Illinois Republicans are taking aim at a big target.
Politics, especially in an election year, involves sharp elbows and, sometimes, even sharper rhetoric.
That's why Illinois Republicans have been making increasingly critical comments about Democratic House Speaker Michael Madigan.
Given his immense power in the General Assembly and Illinois' increasingly desperate financial situation, the veteran Chicago politician makes an inviting target for Republicans hoping to win votes in the fall election.
"The reality is that the cause of the problems in this state can be directly attributed to Michael Madigan," said Pat Brady, chairman of the Illinois Republican Party. "Our message (for November) is going to be that a vote for any Democrat is a vote for Michael Madigan."
Those are two separate points that bear examination.
Given his iron-fisted grip on power, ruthless nature and tactical genius, there is no question that Madigan controls the Illinois House and, to a certain extent, much of what goes on in state government. Nothing happens on the legislative front without his permission or active support.
But one can certainly dispute the claim that he's responsible for all that is wrong in Illinois. Many elected Democrats — former Gov. Rod Blagojevich, to name one — bear responsibility for the state's effective bankruptcy. Let's not exclude Republicans from the list either, particularly former Gov. George Ryan. He willingly made deals with Speaker Madigan.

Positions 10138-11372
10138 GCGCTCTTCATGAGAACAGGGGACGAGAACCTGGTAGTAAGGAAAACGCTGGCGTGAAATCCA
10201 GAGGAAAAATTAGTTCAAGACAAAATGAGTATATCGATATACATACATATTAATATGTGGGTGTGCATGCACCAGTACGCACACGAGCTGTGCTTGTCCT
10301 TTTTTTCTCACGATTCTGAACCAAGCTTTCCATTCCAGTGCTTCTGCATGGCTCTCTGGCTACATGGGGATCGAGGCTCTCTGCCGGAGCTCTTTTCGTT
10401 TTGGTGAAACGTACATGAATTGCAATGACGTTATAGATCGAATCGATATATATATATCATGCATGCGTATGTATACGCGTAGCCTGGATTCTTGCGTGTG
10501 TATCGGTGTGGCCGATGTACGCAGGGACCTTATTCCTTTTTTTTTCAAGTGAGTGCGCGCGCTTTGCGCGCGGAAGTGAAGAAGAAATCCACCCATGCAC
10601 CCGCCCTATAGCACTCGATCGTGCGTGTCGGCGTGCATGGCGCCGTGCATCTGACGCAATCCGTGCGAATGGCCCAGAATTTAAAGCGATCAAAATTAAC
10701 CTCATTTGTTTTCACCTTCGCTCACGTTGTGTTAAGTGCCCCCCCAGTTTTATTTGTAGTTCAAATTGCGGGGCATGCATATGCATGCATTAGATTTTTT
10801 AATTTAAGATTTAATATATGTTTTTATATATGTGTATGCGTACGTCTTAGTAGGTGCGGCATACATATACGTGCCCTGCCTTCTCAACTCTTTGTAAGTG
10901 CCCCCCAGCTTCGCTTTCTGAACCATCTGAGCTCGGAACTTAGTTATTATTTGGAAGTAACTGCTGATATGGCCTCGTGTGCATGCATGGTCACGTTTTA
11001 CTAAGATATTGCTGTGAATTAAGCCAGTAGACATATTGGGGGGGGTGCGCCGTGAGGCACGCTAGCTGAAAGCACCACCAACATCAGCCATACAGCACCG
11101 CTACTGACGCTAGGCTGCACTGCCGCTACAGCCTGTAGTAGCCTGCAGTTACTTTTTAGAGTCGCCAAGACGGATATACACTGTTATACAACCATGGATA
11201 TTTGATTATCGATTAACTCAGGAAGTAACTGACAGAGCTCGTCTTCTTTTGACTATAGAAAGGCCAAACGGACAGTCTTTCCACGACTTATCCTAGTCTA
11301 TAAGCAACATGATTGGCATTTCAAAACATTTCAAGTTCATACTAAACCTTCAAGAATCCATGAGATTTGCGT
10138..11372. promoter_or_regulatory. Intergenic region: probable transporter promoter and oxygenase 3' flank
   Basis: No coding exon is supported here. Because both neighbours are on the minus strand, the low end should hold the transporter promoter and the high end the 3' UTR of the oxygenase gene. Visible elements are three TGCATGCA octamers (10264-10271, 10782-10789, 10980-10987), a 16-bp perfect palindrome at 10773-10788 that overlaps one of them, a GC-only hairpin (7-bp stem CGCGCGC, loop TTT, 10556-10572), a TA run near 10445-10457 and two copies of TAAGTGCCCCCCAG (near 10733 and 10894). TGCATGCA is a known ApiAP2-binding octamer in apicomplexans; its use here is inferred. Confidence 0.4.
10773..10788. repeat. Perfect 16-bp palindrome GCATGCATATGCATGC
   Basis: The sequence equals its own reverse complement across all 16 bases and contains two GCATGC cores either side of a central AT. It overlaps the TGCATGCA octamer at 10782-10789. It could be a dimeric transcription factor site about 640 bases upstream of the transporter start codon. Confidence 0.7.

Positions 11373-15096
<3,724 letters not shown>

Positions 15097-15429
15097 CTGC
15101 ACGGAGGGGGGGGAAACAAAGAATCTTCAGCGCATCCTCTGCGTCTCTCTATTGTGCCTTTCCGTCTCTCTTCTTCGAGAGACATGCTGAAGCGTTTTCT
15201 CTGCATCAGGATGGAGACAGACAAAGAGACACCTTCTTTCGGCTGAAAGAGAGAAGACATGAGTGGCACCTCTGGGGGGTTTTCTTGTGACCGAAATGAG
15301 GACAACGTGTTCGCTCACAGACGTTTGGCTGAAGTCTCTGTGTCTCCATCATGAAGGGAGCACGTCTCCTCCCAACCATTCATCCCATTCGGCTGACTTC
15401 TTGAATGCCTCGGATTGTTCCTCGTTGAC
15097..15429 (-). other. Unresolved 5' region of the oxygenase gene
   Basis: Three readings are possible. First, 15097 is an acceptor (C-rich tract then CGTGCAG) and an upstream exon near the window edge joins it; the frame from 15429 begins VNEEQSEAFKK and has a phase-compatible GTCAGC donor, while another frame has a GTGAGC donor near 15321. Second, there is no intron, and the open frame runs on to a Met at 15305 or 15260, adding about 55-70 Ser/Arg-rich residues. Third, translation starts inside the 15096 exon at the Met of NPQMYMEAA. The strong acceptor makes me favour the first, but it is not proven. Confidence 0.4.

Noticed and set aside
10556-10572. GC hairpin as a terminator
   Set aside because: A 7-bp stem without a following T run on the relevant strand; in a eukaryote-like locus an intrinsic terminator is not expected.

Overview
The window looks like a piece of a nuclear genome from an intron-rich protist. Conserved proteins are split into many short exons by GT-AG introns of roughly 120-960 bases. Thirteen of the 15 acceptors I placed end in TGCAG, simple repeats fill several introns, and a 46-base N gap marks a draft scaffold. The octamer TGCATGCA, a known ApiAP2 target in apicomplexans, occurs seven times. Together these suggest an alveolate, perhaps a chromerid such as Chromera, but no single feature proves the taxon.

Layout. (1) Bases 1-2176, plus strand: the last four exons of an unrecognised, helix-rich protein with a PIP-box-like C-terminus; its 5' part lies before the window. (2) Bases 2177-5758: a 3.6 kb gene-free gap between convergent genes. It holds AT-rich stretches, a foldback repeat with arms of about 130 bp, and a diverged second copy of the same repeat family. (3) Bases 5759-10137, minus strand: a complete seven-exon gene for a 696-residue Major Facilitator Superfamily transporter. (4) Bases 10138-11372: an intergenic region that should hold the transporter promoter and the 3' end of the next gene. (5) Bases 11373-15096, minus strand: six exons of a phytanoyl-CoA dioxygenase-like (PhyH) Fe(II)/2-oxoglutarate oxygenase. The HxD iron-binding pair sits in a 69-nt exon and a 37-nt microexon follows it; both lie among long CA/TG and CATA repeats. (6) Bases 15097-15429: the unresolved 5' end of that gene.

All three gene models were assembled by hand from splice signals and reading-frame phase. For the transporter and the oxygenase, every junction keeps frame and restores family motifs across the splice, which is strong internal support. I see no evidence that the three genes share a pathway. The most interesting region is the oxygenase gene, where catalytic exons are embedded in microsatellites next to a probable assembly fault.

As for a vote for any Democrat being a vote for Madigan, there's truth to that, as far as the Illinois House goes.
Many voters may not see the connection, but it's there.
When Democrats like local state Rep. Naomi Jakobsson of Urbana vote for Madigan as speaker, they're putting him in absolute control of the legislative process. Individual legislators are, effectively, nothing, and Madigan is everything, under the rules of the House.
Some House Democrats love Madigan while others certainly do not. But they all fear him, realizing that to get crossways with the speaker is to commit political suicide.
While the internal dynamics of the Illinois House may be catnip for political junkies, most Illinois voters are too busy with their own lives to pay much attention. So the GOP's attempt to equate Madigan in the public mind with all Democrats running for the legislature is a long shot.
The speaker is a most interesting political personality, brilliant to be sure, but flawed in a significant way. To him, politics almost always trumps policy, and his political ploys have contributed significantly to Illinois' current troubles.
While Madigan certainly rejects any blame, he does recognize that Illinois is in deep financial trouble. He has pushed to hold the line on state spending the past two years. He talked of the need to solve the problems surrounding the state's public pensions. He has been a voice of reason in connection with a variety of issues some of his colleagues would prefer to ignore. But his newfound parsimony has come way late in the game.
The Chicago Tribune recently ran a lengthy series detailing Madigan's firm grip on power, describing how he uses his public office to win lucrative legal business. Madigan mostly ignored the Trib series, labeling its stories as "garbage" produced by a "bankrupt" organization.
Madigan responded as he did because he's firmly in control. It's hard to imagine criticism from minority Republicans doing much to change that.